Cascara - Once Coffee Waste Now a Superfood
The nutritional story behind a byproduct of coffee drying
In most of the world, the fruit of the coffee cherry was discarded and considered a waste product for hundreds of years. Ironically, it is the most nutritional part of the coffee. Cascara, the dried fruit of the coffee cherry, has vitamins, minerals, essential amino acids, essential fatty acids, protein, and beneficial bioactive compounds such as caffeine and polyphenols. Just 100 grams of cascara includes the same amount of potassium found in six bananas and the same amount of protein as one egg. It also has Vitamin E, Vitamins B6, Omega 3 and 6, iron, calcium, magnesium, and natural sugars.
Cascara contains less caffeine than roasted coffee, but levels vary between varieties. When steeped like a tea or cold-brewed a cascara beverage can provide a mild pick me up to quite a kick. But cascara drinks will not give you the coffee jitters nor does cascara need the artificial ingredients of the leading energy drinks to be effective. The health benefits of cascara go beyond its energetic effects.
Research is recently uncovering the benefits of the plant polyphenols found in cascara. Polyphenols are naturally occurring compounds in plants that protect the plants from insects and disease. In humans, polyphenols are being researched for their anti-carcinogenic, anti-diabetic, anti-inflammatory, cardioprotective, and neuroprotective properties. It is just not one compound, but the unique combination of polyphenols that have food, health, and nutritional scientists taking a closer look.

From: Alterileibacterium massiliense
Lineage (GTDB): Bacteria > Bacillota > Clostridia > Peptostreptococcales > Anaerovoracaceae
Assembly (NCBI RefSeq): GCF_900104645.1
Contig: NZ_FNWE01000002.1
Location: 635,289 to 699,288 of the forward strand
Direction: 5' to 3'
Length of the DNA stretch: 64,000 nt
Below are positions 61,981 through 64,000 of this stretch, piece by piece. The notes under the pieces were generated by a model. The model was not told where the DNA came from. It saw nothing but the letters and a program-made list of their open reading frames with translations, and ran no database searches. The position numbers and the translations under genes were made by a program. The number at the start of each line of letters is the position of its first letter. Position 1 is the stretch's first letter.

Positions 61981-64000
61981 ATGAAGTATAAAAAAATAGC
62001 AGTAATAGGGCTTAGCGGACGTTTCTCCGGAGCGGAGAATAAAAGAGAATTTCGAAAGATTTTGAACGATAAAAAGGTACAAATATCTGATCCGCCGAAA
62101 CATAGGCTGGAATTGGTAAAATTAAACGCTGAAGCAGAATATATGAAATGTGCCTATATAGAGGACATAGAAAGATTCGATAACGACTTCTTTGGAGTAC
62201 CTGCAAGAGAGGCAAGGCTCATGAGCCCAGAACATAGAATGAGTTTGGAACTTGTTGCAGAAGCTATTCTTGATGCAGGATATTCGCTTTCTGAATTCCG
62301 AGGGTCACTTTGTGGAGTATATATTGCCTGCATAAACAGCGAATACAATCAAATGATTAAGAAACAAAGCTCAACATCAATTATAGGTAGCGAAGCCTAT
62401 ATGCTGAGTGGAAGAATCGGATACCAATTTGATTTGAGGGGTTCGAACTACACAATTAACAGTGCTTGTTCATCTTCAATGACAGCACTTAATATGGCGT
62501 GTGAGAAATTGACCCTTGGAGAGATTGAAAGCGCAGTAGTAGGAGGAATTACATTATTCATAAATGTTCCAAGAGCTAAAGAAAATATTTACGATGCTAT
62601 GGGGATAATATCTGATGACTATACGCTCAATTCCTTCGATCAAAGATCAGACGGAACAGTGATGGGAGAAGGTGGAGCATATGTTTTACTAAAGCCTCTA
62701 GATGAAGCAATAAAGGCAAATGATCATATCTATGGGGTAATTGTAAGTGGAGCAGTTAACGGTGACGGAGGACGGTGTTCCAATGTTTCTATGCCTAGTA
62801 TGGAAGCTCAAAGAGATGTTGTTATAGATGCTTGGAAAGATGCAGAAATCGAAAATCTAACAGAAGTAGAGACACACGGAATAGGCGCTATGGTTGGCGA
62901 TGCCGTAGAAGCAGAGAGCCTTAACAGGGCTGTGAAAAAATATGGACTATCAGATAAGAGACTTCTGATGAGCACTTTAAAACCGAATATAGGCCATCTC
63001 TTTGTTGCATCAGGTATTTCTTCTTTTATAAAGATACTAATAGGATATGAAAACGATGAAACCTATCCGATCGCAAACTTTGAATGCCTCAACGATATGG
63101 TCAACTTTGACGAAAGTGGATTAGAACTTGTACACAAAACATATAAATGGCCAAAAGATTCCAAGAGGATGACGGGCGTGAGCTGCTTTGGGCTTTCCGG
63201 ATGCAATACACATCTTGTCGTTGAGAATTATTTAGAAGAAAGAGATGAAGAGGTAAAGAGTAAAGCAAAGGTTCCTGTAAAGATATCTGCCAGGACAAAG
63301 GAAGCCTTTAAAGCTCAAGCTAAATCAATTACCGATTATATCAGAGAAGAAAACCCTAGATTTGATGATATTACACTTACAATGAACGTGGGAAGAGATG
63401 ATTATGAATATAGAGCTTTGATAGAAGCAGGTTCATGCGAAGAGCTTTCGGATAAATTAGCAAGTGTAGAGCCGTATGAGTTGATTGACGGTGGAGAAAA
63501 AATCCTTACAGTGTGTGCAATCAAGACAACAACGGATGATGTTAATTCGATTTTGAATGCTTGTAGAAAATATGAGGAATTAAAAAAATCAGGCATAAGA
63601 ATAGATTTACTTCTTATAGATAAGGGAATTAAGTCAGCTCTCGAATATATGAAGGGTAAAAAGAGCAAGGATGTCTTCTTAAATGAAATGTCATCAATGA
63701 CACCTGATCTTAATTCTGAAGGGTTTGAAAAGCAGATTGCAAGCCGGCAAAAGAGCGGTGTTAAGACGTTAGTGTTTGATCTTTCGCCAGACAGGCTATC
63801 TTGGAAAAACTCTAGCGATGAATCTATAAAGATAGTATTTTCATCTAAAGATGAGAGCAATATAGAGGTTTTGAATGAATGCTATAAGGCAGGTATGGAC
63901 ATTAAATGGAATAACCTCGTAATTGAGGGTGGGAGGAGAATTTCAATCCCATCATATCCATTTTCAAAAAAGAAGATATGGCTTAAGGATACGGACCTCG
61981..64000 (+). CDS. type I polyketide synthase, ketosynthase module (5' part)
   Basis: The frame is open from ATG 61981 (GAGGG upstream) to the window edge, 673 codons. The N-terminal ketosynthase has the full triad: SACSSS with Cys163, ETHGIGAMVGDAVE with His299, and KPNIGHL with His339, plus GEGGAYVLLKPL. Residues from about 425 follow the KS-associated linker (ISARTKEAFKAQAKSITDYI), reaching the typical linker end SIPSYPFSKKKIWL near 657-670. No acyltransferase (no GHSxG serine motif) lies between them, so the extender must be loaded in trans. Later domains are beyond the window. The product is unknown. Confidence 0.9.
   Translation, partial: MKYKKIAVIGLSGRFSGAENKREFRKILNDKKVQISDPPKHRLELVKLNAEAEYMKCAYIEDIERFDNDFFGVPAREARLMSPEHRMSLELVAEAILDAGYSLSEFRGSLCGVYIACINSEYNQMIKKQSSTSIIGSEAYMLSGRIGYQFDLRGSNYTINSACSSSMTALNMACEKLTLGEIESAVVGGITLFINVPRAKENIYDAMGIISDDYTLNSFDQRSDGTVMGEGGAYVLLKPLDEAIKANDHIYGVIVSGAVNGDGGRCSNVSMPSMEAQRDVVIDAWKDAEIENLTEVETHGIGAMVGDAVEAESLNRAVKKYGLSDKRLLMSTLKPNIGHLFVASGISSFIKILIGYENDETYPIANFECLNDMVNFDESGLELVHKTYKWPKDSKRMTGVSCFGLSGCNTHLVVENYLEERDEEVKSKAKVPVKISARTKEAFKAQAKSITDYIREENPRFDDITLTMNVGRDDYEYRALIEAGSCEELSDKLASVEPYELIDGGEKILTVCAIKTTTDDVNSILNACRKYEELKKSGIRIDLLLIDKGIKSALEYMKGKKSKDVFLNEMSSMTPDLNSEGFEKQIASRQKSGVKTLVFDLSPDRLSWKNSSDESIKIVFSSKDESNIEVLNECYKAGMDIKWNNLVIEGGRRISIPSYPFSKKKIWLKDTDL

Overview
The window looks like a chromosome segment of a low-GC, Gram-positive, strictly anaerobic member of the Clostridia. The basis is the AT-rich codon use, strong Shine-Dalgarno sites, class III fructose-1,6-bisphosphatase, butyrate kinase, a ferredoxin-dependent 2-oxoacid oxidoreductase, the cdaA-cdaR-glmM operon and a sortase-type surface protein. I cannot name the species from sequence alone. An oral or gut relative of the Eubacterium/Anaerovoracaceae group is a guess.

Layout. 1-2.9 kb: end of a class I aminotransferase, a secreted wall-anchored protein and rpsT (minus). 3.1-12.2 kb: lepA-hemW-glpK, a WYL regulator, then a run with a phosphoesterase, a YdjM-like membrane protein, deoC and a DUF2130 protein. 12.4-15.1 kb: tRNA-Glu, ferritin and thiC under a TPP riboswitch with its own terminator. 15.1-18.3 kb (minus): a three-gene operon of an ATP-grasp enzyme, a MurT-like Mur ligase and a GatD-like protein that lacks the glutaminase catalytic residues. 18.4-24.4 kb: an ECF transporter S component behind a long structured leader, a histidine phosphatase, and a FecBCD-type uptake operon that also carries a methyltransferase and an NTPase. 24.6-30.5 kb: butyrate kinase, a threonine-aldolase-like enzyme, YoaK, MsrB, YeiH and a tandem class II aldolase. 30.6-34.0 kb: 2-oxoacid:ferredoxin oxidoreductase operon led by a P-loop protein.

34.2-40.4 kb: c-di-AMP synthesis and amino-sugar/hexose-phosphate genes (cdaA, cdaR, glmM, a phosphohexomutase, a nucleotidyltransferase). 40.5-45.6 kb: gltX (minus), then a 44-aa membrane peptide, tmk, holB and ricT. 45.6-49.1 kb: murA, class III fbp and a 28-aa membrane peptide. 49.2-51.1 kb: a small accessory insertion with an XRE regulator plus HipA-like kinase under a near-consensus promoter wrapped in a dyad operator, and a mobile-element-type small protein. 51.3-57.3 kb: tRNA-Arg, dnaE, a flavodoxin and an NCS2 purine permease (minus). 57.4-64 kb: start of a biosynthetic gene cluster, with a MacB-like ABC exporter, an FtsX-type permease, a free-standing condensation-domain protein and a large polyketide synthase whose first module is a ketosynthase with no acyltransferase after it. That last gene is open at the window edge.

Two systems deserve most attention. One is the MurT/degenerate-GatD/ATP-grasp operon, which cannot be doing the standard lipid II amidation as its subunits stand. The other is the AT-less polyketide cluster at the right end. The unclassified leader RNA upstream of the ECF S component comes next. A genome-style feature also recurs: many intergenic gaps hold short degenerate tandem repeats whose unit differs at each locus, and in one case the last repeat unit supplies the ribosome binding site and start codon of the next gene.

Beyond nutrition, high-quality cascara also tastes excellent. Depending on the variety of cascara used, cascara beverages may have hints of plum, cherry, tamarind, and pineapple flavors. Not all cascara tastes the same and not all cascara tastes good. The variety, growing conditions, and drying method have a significant impact on the flavor. As it is new to the market, quality can vary greatly.
Without the jitters of coffee or the bitterness of matcha, and none of the artificial or overly processed ingredients of the leading energy drinks, this once wasted byproduct is being rediscovered by food and beverage entrepreneurs and enthusiasts.